Indian Removal Act
Indian Removal Act was signed into law by President Andrew Jackson
on May 28, 1830, authorizing the president to grant unsettled
lands west of the Mississippi in exchange for Indian lands
within existing state borders. A few tribes went peacefully,
but many resisted the relocation policy. During the fall
and winter of 1838 and 1839, the Cherokees were forcibly
moved west by the United States government. Approximately
4,000 Cherokees died on this forced march, which became
the "Trail of Tears."
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Century of Lawmaking for a New Nation: U.S. Congressional
Documents and Debates, 1774-1875
This collection contains congressional publications from 1774 to 1875, including debates, bills, laws, and journals.
- February 22, 1830 - Senator Hugh White, from the Committee on Indian Affairs, reported A Bill to provide for an exchange of lands with the Indians residing in any of the States or Territories, and for their removal West of the river Mississippi (S. 102).
- February 22, 1830 - The Committee on Indian Affairs issued a report (S.doc.61).
- April 9, 1830 - Debated in the Senate.
- April 15, 1830 - Debated in the Senate.
- April 17, 1830 - Debated in the Senate.
- April 20, 1830 - Debated in the Senate.
- April 21, 1830 - Debated in the Senate.
- April 22, 1830 - Debated in the Senate.
- April 23, 1830 - Debated in the Senate.
- April 24, 1830 - The Senate voted 28 to 19 to pass the Indian Removal Act (S. 102).
- May 15, 1830 - Debated in the House of Representatives.
- May 17, 1830 - Debated in the House of Representatives.
- May 18, 1830 - Debated in the House of Representatives (additional speeches from May 18 were published separately in the back of the volume).
- May 19, 1830 - Debated in the House of Representatives.
- May 24, 1830 - Debated in the House of Representatives.
- May 26, 1830 - The House of Representatives voted 102 to 97 to pass the Indian Removal Act (S. 102).
- May 26, 1830 - The Senate concurred in the House amendments.
- May 28, 1830 - The
Indian Removal Act was signed into law by President Andrew Jackson.
- December 6, 1830 - President Andrew Jackson outlined his Indian
removal policy in his Second Annual Message to Congress. Jackson's comments on Indian removal
begin with the words, "It gives me pleasure to announce
to Congress that the benevolent policy of the Government,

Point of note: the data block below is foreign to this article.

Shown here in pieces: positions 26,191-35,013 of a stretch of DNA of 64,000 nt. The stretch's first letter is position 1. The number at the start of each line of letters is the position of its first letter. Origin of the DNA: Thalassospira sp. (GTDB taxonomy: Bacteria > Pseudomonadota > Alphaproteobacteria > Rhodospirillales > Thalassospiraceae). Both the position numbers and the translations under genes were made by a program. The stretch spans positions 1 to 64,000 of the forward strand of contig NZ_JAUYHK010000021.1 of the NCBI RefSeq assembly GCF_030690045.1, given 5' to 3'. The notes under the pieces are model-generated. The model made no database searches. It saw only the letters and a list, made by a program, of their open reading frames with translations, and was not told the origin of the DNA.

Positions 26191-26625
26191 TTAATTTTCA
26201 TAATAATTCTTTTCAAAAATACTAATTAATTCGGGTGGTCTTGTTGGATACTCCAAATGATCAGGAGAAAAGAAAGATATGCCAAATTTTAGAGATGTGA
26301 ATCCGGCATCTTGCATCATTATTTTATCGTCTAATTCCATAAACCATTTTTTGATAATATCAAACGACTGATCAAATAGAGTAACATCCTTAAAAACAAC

steadily pursued for nearly thirty years, in relation
to the removal of the Indians beyond the white settlements
is approaching to a happy consummation. Two important
tribes have accepted the provision made for their removal
at the last session of Congress, and it is believed that
their example will induce the remaining tribes also to
seek the same obvious advantages." Additional copies
of Andrew Jackson's Second Annual Message to Congress
can be found in the House
Journal and the Senate
The United States Congressional Serial Set contains the House and Senate documents and reports. Items related to the Indian Removal Act include:
the 21st Congress (1829-31) using the phrase "removal of the
Indians" to locate additional Congressional debate on the Indian
Removal Act of 1830.
Andrew Jackson Papers
The Andrew Jackson Papers contain more than 26,000 items dating from 1767 to 1874. Included are memoranda, journals, speeches, military records, land deeds, and miscellaneous printed matter, as well as correspondence reflecting Jackson’s personal life and career as a politician, military officer, president, slave holder and property owner.
A selection of references to the Indian Removal Act includes:
- Alfred Balch to Andrew Jackson, January 8, 1830, "I flatter myself that Mr Bell will do justice to the interesting subject committed to his charge as Chairman of the committee of Indian Affairs— The removal of the Indians would be an act of seeming violence—But it will prove in the end an act of enlarged philanthropy. These untutored sons of the Forest, cannot exist in a state of Independence, in the vicinity of the white man. If they will persist in remaining where they are, they may begin to dig their graves and prepare to die."